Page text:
Africa’s Export King of the Jungle— and Superfood
HISTORY Use of the baobab tree as medicine hails from ancient times—as far back as ancient Egypt, where its seeds have been found in tombs. It is thought that they used the fruit to treat fevers, dysentery, and open wounds. The tree is not native to Egypt, however, and the Egyptians likely relied on trade routes to source the coveted fruit. Instead, the African baobab peppers dry, sandy sites south of the Sahara and Tanzania. It’s safe to say that the baobab has been an integral part of the African landscape for millennia.
In 1749, French explorer Michel Adanson found the handy fruit tree during his stay in Senegal and brought samples back home. He was rewarded for “discovering” the baobab tree, and it took after his own name, under the genus Adansonia. Only one species, Adansonia digitata, is indigenous to Africa, with “digitata” referring to the tree’s hand-like shape. Other species of the baobab tree are native to Australia and Madagascar.
According to the Food and Agriculture Organization of the United Nations, the oldest currently living baobab tree is 3,000 years old—but the species is generally thought to live for 1000 to 2000 years. The widest baobab tree is the gigantic Sunland Big Baobab, measuring 108 feet in diameter and carbon dated to be about 1,700 years old.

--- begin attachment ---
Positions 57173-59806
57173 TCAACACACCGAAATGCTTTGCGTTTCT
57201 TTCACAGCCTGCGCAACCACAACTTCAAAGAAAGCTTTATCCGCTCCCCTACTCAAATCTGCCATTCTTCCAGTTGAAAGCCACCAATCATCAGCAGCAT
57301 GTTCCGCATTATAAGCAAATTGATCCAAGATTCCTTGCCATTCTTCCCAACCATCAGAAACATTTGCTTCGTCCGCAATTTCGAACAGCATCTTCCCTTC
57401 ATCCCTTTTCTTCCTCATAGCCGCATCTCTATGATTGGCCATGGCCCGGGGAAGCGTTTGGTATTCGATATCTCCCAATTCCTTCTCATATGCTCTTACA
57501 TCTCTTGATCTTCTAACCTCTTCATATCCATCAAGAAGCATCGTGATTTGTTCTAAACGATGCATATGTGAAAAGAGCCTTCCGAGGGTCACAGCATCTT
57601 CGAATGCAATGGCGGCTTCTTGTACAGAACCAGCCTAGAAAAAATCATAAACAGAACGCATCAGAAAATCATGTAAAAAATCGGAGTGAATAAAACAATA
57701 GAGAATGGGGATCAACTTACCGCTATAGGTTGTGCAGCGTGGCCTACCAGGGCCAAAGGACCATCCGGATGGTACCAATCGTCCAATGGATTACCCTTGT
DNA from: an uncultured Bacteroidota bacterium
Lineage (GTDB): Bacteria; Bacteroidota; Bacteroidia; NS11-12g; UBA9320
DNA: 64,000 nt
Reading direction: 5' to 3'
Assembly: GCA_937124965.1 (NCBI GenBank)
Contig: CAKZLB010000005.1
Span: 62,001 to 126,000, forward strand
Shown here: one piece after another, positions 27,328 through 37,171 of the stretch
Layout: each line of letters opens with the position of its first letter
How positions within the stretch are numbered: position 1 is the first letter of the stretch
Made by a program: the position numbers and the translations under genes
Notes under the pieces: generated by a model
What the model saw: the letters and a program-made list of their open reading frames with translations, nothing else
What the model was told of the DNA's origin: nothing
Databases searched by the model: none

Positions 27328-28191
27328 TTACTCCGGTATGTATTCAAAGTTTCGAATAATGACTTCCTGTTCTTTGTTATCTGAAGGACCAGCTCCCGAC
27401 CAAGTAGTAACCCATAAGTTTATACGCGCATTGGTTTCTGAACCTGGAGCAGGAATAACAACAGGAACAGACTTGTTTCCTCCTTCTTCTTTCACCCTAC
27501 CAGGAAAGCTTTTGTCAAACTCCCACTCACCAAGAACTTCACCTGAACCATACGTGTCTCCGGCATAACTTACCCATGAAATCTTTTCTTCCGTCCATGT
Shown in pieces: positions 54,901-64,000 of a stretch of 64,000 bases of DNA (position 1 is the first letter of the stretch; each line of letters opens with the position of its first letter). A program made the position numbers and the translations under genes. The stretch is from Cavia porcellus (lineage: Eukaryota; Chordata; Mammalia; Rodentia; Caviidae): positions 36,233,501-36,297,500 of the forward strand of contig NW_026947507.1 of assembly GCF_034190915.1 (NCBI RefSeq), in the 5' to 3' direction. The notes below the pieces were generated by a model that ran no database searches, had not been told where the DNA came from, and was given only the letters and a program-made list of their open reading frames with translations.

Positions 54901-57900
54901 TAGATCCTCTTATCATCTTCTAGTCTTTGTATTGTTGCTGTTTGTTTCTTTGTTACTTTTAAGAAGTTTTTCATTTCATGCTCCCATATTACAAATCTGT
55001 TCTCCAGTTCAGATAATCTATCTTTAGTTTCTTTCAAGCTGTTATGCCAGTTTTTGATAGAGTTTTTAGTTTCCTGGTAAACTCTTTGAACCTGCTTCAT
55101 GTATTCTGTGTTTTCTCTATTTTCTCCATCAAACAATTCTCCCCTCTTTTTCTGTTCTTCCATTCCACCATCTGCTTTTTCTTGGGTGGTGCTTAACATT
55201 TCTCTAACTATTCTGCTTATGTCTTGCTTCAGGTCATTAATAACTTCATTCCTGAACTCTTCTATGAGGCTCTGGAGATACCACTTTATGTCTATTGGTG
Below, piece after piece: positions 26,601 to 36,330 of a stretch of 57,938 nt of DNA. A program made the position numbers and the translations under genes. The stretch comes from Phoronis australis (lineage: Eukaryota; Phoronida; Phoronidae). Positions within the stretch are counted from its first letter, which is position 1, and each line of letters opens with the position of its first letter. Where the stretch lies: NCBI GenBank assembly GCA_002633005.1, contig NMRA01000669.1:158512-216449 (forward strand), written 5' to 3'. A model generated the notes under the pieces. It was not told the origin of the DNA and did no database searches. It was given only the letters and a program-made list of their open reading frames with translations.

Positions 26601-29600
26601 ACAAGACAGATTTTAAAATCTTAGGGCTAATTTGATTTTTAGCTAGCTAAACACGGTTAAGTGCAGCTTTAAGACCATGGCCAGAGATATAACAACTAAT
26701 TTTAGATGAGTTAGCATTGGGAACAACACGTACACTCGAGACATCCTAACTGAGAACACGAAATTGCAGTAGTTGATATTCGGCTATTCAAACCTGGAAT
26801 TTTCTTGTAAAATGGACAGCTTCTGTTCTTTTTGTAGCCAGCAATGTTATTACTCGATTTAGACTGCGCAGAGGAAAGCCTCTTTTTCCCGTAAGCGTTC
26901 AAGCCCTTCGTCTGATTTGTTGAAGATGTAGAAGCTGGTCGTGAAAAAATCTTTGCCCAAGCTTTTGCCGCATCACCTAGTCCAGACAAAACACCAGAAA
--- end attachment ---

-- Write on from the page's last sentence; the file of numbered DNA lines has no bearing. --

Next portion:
Africans have a long history of using the tree for its nutritional, medicinal, and practical benefits. Local elders come to large decisions under its spindly canopy and it is widely revered for its wisdom, according to Leslie Shages, African economic development and trade specialist, and natural foods researcher. Highly regarded as one of the most useful African trees, Africans not only eat the fruit, but use the seeds and leaves as medicine for ailments such as diarrhea, malaria, and microbial infections.
But baobab isn’t out of tricks yet—its grey, fibrous bark is used for making clothes, rope, and baskets. Its mammoth, hollowed-out trunks have been trans-